Based on the evidence on the impact of the intestinal microbiome on the Graft Versus Host Disease (GVHD) after allogeneic Hematopoietic Stem Cell Transplantation (allo-HSCT), it is hypothesized that the skin-microbiome may play a role in cutaneous GVHD as well. Therefore, this study aims at investigating the skin-microbiota of patients with GVHD after allo-HSCT and of patients without GVHD after allo-HSCT.
The purpose of this study is to measure oil production of the face, facial properties, and gut bacteria in people being given oral probiotics. Probiotic supplements contain active cultures of bacteria that are thought to be beneficial to human health.The investigators want to find out if probiotics taken by mouth alter the bacteria in subject's gut and subject's skin oil production compared to a placebo. This is a single blind study and subject may receive a probiotic or a placebo for the first half of the study and a placebo or a probiotic for the second half of the study. Subject will not know what was given to participants.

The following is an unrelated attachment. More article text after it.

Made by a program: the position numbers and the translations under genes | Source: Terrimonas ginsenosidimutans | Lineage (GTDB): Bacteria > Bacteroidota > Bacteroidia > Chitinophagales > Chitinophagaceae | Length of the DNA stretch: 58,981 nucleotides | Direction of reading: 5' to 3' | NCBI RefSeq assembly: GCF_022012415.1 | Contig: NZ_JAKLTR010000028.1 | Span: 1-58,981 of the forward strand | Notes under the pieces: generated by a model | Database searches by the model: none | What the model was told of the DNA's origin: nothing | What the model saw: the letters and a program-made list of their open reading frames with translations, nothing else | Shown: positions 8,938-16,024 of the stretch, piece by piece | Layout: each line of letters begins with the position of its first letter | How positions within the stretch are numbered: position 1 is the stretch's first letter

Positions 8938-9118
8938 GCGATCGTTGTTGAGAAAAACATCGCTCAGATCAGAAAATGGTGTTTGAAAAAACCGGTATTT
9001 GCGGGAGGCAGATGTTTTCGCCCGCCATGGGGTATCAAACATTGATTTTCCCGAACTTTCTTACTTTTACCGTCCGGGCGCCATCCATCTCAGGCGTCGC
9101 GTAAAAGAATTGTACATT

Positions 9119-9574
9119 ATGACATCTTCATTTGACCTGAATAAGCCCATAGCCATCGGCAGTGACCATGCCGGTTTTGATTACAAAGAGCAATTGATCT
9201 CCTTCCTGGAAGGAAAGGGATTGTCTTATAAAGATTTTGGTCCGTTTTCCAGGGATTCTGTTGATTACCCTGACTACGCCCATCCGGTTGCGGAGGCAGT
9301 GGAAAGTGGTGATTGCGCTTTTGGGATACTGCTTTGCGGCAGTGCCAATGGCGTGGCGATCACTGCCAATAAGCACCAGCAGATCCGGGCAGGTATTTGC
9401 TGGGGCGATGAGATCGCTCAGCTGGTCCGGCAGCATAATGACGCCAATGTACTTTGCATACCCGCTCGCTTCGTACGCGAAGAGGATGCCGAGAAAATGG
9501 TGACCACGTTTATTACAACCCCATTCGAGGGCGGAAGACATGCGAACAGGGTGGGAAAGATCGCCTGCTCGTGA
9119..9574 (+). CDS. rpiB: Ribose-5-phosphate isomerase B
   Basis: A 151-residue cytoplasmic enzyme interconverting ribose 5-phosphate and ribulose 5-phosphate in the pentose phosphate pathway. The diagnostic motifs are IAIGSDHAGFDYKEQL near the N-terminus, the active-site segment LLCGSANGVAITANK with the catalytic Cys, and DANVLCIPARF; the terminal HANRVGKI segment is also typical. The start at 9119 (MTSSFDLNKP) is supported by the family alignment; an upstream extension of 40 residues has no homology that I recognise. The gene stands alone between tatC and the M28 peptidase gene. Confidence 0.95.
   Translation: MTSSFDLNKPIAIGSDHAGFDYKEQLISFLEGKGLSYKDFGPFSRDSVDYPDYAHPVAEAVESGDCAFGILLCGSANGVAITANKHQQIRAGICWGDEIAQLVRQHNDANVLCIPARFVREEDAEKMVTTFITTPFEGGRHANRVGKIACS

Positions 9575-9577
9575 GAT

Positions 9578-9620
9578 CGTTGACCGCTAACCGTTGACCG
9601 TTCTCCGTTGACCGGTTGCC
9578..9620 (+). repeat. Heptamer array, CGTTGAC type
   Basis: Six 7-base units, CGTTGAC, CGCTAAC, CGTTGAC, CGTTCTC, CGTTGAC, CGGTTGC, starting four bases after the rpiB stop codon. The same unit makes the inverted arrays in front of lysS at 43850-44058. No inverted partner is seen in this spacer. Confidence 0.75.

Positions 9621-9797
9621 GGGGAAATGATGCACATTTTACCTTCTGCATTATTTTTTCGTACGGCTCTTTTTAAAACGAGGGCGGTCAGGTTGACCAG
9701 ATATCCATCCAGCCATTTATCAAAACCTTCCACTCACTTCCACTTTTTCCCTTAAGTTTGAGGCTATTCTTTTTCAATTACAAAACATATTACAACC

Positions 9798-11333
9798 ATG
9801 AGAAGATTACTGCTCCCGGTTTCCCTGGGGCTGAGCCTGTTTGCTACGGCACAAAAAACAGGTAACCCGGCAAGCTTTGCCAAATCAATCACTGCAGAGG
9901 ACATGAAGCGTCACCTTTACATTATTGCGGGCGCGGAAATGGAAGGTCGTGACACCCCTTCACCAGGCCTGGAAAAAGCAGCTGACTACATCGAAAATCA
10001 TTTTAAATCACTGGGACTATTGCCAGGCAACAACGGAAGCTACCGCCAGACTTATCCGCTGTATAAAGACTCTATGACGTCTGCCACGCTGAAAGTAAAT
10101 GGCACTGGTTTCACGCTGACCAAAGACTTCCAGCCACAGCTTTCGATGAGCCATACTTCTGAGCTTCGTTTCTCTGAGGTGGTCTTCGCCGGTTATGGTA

The skin and intestinal tracts of humans are covered with microbes, and the gene products of these microbes are collectively known as the human microbiome. Many studies in recent years have linked the microbiome to many aspects of human health and disease. Premature infants are vulnerable to invasive infections, some of which may originate from the microbes that colonize the skin and in the intestinal tract. Therefore, determining the patterns of early life colonization and the sources of colonization in these infants may be critical to determining infectious risks. This prospective study is proposed to identify the sources of microbes that colonize extremely low birth weight (ELBW; <1000 g birth weight) infants immediately following birth through the first month of life. The study team plans to non-invasively survey the skin and stool of ELBW preterm infants in combination with sampling of their mothers' skin and stool and the intensive care nursery (ICN) environment. As controls, the study team will perform a similar survey of full term mother-infant pairs. Samples will be analyzed using high throughput sequencing techniques to determine microbial content. Topical barrier sprays or emollients are commonly used early in life in the ELBW infant to reduce insensible water loss and enhance the integrity of the skin barrier. The effect of these treatments on the development of the skin microbiome remains unknown. As part of this study, the study team also proposes the application of two different skin barrier therapies to small areas on infant's legs to determine the effects of the different treatments on skin colonization. While all parts of the study are described in this summary and the detailed description, the remainder of the record focuses on this interventional portion of the study (Group 2). The goals of this study are outlined as follows: 1. To elucidate the relationship between microbes in the health care environment and colonization patterns of the intestinal tracts in preterm and term infants. 2. To understand the relationship between mode of delivery, the health care environment, and the colonization of the skin in preterm and term infants. 3. To determine the effects of topical skin barrier therapies on the colonization patterns of the skin in preterm infants. 4. To ascertain the relationship between the composition of the microbes colonizing preterm and term infants and the development of mucosal and systemic immunity to those microbes.